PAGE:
As we’ve mentioned on numerous occasions, what makes Spanish such a difficult language to learn for English speakers is not the vocabulary or pronunciation, but rather the grammar, and in particular, the verbs. Conjugating verbs in Spanish can be an absolute nightmare for Americans, as the English language typically has only one or two conjugations for any verb in any tense. As seen in a previous post, the future tense in Spanish in perhaps the easiest to conjugate of the lot. Today, however, we’ll see that the conditional tense in Spanish is just as straightforward.
The conditional regular endings
Just as in the future tense, the conditional has the same endings for all three types of verbs: -ar, -er, -ir. This is definitely a well-deserved break from the present simple and past simple tenses in Spanish. Let’s see what they are:
In order to form the conditional, however, remember that the infinitive verb ending is not dropped like most other verb tenses. Instead, the conditional ending is added directly onto the infinitive. We’ll have a look at some examples:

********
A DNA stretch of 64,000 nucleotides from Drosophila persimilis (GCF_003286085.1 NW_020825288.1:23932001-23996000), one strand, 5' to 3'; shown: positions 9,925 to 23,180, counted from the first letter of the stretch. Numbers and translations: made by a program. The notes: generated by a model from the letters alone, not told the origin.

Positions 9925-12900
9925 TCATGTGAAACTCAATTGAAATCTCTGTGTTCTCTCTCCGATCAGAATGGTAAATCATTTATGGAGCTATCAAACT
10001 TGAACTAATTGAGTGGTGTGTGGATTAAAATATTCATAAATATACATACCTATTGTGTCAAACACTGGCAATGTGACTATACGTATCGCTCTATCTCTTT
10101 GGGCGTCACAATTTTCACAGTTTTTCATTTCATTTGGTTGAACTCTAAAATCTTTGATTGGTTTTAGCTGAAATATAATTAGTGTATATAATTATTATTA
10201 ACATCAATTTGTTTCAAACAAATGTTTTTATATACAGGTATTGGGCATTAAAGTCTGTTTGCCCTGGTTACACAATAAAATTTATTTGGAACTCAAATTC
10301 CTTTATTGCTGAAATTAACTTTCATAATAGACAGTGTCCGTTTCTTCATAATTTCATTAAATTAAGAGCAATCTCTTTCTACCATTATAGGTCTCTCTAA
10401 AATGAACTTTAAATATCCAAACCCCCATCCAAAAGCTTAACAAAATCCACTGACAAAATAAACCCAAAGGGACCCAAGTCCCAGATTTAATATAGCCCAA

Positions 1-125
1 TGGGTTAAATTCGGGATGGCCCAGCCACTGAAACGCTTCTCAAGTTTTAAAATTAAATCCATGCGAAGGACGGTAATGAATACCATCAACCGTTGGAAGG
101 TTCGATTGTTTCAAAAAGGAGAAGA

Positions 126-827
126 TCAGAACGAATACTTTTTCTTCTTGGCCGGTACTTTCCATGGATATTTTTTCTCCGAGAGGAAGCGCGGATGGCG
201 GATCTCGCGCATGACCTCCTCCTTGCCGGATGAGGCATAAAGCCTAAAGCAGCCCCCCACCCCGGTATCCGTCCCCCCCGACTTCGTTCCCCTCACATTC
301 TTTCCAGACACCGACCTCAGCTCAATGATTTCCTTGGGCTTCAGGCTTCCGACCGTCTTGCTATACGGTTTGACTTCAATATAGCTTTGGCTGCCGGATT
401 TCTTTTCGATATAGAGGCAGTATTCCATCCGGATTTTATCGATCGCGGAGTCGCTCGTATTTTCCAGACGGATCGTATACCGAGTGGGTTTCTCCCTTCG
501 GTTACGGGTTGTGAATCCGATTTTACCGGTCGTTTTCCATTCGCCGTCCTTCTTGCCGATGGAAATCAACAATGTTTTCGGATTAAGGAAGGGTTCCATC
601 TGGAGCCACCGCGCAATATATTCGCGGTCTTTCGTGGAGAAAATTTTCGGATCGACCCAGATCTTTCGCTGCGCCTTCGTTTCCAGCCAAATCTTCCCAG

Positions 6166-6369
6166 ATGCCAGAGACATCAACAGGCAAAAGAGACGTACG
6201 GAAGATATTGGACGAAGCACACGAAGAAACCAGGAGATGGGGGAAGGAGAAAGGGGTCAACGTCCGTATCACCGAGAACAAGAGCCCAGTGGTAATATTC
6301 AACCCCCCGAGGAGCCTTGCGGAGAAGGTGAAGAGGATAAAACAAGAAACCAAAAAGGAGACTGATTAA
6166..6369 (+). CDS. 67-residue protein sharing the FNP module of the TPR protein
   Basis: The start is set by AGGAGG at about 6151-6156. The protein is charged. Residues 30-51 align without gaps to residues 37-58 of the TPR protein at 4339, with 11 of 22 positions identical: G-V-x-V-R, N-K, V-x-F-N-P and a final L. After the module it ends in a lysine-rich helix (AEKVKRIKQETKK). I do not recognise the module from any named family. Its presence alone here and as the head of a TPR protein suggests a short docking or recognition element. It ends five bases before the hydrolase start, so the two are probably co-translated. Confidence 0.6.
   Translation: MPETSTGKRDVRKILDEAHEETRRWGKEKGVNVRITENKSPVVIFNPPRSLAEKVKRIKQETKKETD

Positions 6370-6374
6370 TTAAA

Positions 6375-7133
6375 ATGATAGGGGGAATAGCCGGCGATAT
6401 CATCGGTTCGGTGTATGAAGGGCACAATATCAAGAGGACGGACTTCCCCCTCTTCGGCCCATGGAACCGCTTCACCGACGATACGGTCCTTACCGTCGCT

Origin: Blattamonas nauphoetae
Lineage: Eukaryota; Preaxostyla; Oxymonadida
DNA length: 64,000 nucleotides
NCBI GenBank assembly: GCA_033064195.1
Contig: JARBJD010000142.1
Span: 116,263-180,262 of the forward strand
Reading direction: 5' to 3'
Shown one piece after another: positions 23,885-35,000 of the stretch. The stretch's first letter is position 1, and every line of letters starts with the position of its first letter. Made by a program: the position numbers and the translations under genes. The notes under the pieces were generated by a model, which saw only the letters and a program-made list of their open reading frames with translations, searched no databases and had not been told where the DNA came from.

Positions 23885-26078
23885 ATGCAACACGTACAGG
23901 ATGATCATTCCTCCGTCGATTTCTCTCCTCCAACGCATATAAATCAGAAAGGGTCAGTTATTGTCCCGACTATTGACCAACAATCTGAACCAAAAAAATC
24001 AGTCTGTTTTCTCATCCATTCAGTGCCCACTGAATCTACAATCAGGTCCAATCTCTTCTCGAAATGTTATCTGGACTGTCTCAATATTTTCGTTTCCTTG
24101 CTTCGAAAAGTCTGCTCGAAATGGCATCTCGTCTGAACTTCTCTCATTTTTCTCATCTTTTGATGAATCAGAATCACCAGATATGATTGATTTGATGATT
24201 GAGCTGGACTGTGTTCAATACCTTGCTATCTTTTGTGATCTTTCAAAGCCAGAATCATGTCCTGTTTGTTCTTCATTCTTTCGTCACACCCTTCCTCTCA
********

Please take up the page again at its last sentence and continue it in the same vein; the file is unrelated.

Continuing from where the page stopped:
Conditional irregular forms
In addition to using the same endings for all verbs — and not even having to remove the infinitive ending — there are very few irregular forms in the conditional tense. What’s more, as seen in the table above, many verbs that are typically irregular are often regular in the future and conditional tenses — a welcomed change. An irregular verb in the conditional, such as salir, would not be saliría, but rather, saldría. Let’s take a look at some more examples:
The complete list of irregulars is the same in both the future and conditional tenses, which is the following:
What would you say?
So what would you say if all of the tenses in Spanish were this simple? Unfortunately, this isn’t the case, but it’s certainly a nice thought. After mastering the present and past tenses, however, all the others will definitely seem easy!